Treatment of moderate hypercalcemia with calcium levels 12.0-13.9 mg/dL largely depends on patient’s symptoms and renal function. Generally, intravascular volume repletion is sufficient in these patients to increase calciuresis and decrease calcium levels by increasing glomerular filtration rate and the filtered load of calcium as well as inhibiting reabsorption of calcium in the proximal tubules.

Severe hypercalcemia with calcium levels > 14.0 mg/dL can be associated with kidney injury and other symptoms including mental status changes. If more severe symptoms are present, calcitonin can be used along with intravascular volume repletion to decrease calcium levels more rapidly. Loop-diuretics can be used in certain instances after complete intravascular volume repletion in order to increase calciuresis or when saline infusion is limited by renal failure or heart failure; however, their use has fallen out of favor given potential for intravascular volume depletion and worsening of renal dysfunction and hypercalcemia.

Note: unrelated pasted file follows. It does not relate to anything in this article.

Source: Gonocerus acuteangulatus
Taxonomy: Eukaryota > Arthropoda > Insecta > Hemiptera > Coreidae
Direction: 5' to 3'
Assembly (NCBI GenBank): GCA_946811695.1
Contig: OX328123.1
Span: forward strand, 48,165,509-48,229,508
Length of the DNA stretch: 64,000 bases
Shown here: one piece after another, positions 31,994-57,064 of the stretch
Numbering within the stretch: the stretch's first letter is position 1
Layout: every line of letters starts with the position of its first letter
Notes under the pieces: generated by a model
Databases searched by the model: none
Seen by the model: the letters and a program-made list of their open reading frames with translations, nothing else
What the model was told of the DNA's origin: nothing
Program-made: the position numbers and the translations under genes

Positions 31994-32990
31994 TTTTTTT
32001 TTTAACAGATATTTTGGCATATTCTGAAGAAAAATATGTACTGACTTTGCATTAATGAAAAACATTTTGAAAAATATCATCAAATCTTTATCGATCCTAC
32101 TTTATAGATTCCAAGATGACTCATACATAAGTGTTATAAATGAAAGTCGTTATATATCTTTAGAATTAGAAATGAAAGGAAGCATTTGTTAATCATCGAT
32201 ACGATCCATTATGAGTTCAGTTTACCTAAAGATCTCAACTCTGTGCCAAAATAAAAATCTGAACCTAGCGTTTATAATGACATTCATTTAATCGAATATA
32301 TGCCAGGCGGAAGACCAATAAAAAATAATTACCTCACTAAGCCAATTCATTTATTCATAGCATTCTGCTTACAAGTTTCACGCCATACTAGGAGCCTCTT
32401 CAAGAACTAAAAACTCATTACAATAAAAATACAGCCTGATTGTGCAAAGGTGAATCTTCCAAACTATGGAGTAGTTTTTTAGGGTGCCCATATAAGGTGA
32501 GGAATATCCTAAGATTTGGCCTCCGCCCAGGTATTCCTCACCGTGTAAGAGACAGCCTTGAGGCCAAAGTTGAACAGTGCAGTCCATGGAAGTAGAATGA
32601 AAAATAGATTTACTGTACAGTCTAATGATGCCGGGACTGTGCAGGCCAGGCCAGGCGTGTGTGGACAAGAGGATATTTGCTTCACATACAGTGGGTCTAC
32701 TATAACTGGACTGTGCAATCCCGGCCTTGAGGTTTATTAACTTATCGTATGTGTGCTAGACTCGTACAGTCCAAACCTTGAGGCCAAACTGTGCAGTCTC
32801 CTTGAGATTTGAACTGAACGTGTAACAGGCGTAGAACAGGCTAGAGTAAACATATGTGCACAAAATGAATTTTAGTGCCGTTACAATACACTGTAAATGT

Bisphosphonate therapy which blocks osteoclastic bone resorption is the main and most effective long-term treatment of malignancy-associated hypercalcemia and is usually initiated in patients with mild to severe hypercalcemia on presentation.

Glucocorticoids can be used in cases of hypercalcemia associated with calcitriol production.

In severe and symptomatic hypercalcemia also known as “hypercalcemic crisis”, immediate intravascular volume repletion with normal saline at a rate of 200-500 ml per hour should be initiated and continued until patient is adequately volume resuscitated and has good urine output of 100-150 ml per hour. Furosemide therapy can be used thereafter to increase calciuresis but is generally discouraged if patient can tolerate volume repletion.